Cleave Books
Calculator for
For more detailed instructions see Additional Information below.

When AbV of liquid is%
then a quantity of
of that liquid contains units of alcohol
Show value to . . . significant figures.

NO guarantee as to the accuracy of these values is given.
And they should be checked against some other source.
The Unit referred to here is the one defined in the UK
as being
10 mL of pure alcohol (ethanol).
Additional Information
It must be stressed that all of this is written specifically in relation to the UK. There is a separate calculator which deals with other countries.
The most obvious purpose of this calculator is to find how many units of alcohol exist in a given quantity of liquid when its AbV (alcohol by volume) is known. The AbV should always be printed on the label of the container of the liquid, or be prominently displayed when the liquid is being supplied from a bulk source (such as when drawing from a barrel in a pub).
It is only a matter of keying in the AbV value, and then the numerical value of the size of the quantity, adjusting the type of measure (if necessary) and clicking on [Calculate It].
Or, put in the AbV of the liquid and the total number of units allowed (or required) and see what quantity of that liquid will contain that number of units. In this case it can be very interesting to experiment by changing the type of measure being used.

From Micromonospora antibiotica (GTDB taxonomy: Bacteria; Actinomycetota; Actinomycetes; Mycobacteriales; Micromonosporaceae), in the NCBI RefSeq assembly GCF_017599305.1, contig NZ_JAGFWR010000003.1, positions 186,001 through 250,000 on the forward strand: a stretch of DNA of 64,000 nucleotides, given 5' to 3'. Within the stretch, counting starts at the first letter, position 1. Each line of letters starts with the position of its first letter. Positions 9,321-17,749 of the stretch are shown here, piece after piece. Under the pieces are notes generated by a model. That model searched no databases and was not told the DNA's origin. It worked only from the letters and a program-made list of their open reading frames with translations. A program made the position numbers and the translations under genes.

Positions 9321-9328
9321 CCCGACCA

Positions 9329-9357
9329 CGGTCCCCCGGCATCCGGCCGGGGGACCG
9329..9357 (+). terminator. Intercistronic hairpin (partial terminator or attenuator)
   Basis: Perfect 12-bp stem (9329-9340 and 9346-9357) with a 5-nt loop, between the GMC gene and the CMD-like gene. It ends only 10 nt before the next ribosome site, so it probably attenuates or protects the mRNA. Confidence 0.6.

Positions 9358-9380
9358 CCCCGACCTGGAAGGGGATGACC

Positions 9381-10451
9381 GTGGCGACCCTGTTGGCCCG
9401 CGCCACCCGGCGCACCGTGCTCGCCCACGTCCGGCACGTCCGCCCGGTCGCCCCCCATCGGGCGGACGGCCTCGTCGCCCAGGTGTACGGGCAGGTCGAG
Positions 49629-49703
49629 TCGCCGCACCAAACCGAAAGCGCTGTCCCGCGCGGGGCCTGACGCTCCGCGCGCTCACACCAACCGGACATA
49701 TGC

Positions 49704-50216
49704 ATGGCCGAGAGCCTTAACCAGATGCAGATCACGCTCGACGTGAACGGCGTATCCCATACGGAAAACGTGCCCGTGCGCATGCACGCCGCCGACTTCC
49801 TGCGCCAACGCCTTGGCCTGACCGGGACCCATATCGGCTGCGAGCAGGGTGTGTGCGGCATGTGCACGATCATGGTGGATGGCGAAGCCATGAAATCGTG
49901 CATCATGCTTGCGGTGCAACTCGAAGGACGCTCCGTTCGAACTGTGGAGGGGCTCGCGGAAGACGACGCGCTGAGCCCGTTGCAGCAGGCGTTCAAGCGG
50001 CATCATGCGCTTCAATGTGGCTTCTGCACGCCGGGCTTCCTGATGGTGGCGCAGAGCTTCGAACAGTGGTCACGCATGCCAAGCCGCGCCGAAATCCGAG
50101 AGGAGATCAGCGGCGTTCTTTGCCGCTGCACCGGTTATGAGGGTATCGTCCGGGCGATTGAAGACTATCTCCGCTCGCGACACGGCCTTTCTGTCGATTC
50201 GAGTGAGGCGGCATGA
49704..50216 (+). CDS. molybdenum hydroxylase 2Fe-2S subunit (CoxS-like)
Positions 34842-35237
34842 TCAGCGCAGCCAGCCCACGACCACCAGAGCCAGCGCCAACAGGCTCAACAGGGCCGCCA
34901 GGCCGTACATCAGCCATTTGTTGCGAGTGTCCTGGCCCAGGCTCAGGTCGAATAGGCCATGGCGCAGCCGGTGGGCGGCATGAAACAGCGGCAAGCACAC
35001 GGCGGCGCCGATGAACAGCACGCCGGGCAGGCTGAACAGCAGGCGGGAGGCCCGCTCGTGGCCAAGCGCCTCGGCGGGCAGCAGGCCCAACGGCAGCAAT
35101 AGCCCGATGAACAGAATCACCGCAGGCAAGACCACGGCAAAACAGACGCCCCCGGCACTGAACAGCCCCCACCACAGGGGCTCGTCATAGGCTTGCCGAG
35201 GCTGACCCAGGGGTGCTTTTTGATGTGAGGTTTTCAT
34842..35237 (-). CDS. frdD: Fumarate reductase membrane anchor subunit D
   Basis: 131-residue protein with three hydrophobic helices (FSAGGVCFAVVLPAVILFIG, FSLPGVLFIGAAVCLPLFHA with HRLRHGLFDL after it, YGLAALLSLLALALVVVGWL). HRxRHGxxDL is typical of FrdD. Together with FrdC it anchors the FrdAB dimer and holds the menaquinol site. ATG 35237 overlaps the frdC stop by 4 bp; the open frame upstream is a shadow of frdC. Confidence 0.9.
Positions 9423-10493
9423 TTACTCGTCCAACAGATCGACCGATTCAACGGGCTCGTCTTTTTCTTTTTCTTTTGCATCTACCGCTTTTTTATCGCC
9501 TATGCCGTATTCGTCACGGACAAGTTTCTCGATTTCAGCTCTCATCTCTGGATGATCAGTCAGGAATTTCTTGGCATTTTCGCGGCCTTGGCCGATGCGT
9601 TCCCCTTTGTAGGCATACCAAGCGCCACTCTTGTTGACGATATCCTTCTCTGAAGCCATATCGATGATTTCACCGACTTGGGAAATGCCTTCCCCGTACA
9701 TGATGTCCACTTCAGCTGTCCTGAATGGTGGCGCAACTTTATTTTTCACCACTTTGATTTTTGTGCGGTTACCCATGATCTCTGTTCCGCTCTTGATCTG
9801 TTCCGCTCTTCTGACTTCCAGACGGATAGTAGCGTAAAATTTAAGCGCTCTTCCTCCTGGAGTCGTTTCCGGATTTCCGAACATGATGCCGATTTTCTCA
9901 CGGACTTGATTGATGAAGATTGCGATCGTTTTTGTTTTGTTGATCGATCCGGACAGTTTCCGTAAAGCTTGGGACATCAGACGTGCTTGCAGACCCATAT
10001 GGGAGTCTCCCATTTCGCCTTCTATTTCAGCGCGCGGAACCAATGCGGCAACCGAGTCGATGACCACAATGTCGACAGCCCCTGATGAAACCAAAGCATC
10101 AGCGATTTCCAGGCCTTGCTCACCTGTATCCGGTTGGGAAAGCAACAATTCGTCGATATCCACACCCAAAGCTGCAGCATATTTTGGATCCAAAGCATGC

The significant figures option should not be needed (the default value of 3 should be adequate for all this work) but is there *just in case*.
Whatever the setting, unvalued zeros are not shown.

See also the General Notes on Alcohol Content of Drinks.

Making Approximations
It is worth knowing that (in the UK) the AbV value tells you immediately how many units of alcohol there are in a litre of the liquid. It is the same figure. So, provided you have some familiarity with measures you can make good approximations.
For example. Seeing a bottle (75 cL) of wine with an AbV of 12%, we know that a full litre of that wine contains 12 units of alcohol. So, three-quarters of a litre (=75 cL) must hold 9 units of alcohol. Allowing 6 glasses to the bottle, gives 1.5 units per glass.
Similarly, on seeing an AbV of 5.3% for a beer, and knowing that a pint is a bit more than half-a-litre, it easy to estimate that one pint of that beer contains about 3 units of alcohol.

Clearly an AbV of over 100% cannot exist. An attempt to produce such a value will generate a warning message. To see this, try putting in a quantity of 1 cL and 10 units. (That is an AbV of 1000%!)

There is another calculator dealing with Other Countries
and also one for finding the  %AbV  from other data.

Go toGeneral Calculator MenuORAlcohol Calculator Menu
Version 1.4